Deputy Secretary-General for Tax and Customs Policy, Ministry of Finance, Estonia,
Senior fellow, Bruegel
Director General, European Commission, DG Taxation and Customs Union,
Stef van Weeghel
Global Tax Policy Leader at PwC, Professor of International Tax Law, University of Amsterdam,
Professor and Director of Institute of Public Economics, University of Muenster,
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Presentation by Johannes Becker
Presentation by Dmitri Jegorov
The society has made substantial leaps in progress and the emergence of the digital era is a perfect illustration. Along with the wide range of benefits of digital economy, we faced certain obstacles in the area of corporate taxation among others. Issue of digital is an unresolved and increasingly urgent one, but It is not digitalization that is a problem and the launch of the Digital Single Market is of the highest importance. Fair and sustainable base for taxation is needed, which poses certain risks for the future and serves as the main motivation for rethinking what has happened. The new challenges arise from the difference between physical and economic activities (commercial) presence, which makes the situation cumbersome and go beyond BEPS.
The basic corporate taxation principle, which is about profits being taxed where the value has been created, is being challenged with the rise of digital era. In practice, there is a substantial divergence between where profits are made and where they are taxed, underlining the difference between the residence versus source. Overall, consensus on the four following features, that corporate taxation should possess was achieved. The corporate taxation principles should:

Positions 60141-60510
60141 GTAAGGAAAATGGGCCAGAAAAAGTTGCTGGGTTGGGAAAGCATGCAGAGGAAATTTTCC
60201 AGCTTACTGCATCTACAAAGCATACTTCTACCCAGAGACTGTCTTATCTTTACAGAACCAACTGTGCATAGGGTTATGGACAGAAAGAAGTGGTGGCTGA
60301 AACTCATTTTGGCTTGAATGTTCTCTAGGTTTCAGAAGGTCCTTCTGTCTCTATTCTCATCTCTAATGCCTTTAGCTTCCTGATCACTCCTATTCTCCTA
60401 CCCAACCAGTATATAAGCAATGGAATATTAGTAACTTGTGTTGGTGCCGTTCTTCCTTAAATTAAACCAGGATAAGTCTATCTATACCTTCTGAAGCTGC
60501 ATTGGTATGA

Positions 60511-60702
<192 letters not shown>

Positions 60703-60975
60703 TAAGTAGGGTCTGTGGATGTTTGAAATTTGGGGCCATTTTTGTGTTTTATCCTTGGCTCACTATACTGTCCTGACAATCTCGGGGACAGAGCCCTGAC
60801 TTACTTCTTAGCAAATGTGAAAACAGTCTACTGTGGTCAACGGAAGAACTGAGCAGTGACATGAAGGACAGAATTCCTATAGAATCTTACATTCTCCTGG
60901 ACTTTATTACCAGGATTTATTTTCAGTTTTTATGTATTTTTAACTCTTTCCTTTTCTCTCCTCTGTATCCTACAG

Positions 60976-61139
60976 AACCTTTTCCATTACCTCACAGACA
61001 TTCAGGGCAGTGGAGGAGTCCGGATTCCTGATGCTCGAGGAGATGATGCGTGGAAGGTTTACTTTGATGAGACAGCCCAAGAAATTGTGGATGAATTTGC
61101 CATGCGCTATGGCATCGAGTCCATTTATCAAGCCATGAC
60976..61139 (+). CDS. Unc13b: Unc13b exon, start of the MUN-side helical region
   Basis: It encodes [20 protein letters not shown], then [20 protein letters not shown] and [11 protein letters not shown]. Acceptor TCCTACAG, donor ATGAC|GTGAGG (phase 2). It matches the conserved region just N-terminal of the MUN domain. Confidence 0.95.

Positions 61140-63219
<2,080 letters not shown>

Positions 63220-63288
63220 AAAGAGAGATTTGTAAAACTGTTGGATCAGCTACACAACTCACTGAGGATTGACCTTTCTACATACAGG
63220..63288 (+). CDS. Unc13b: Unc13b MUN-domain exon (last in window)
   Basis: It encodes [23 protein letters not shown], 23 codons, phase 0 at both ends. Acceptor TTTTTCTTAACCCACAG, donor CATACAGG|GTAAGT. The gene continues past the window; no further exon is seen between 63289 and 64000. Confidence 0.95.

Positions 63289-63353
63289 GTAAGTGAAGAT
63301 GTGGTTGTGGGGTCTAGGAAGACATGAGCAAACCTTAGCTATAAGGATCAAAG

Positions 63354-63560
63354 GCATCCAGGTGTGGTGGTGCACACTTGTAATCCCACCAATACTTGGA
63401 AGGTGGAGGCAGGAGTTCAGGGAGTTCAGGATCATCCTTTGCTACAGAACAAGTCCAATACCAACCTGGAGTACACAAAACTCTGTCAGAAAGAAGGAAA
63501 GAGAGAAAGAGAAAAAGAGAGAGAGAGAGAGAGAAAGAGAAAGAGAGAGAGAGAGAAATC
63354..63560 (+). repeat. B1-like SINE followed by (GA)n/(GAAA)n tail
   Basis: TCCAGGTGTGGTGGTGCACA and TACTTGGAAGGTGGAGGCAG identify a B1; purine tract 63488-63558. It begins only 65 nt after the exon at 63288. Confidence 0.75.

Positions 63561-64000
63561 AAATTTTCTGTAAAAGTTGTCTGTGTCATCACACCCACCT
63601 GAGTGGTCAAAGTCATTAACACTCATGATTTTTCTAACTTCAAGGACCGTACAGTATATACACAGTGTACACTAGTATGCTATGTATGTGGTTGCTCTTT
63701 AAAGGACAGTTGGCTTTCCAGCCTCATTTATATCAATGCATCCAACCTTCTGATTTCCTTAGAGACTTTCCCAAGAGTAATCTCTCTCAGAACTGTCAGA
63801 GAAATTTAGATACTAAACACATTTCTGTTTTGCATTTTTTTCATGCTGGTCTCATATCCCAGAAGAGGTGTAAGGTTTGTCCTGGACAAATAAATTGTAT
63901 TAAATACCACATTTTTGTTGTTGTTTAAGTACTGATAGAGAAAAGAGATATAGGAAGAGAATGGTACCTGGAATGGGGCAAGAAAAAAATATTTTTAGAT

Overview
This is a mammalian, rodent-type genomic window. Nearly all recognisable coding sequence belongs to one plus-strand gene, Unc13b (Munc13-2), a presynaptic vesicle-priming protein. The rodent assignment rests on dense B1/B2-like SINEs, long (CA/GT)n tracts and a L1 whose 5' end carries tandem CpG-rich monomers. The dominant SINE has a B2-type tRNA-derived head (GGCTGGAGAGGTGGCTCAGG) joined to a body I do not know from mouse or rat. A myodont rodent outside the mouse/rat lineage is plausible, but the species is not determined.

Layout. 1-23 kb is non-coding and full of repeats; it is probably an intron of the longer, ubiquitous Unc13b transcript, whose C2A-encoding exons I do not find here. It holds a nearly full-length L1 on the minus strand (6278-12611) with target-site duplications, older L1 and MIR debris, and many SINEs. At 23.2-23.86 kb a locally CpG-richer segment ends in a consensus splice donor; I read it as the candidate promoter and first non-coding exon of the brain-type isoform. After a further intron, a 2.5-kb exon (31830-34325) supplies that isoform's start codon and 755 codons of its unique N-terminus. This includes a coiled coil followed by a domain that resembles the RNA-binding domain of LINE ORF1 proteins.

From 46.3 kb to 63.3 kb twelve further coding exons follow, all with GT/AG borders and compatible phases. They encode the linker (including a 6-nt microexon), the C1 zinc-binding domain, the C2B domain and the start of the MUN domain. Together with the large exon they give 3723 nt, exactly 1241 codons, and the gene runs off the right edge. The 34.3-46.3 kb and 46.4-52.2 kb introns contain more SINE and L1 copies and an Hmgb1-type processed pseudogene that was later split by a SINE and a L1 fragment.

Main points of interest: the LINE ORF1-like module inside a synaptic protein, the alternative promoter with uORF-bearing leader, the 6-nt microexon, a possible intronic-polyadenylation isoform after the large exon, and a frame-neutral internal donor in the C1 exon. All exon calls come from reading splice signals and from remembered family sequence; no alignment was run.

1) facilitate fairness,
2) help to reach sustainable revenue in the long term,
3) foster competition in the market and
4) safeguard single market.
Similarly, while one can follow rather pragmatic approach (keeping source and residence countries happy in the long term and ensuring that tax havens are out of the game) or normative one with the guiding principle of value creation (excluding pure imports and redefining auxiliary services as core activities), solutions to the challenges imposed must contain the following characteristics:
1) Solution should be international, which means that it must be globally applicable and the European Commission work with OECD is about to make some proposals on this issue. Openness and cooperation are critical components to achieve the stated objective and monitoring, discussions and communication at various levels should continue.
2) Clearly, there is a need for structural a solution, but immediate targeted measures are in a high demand as well.
Notes by Yana Myachenkova, Research Assistant, Bruegel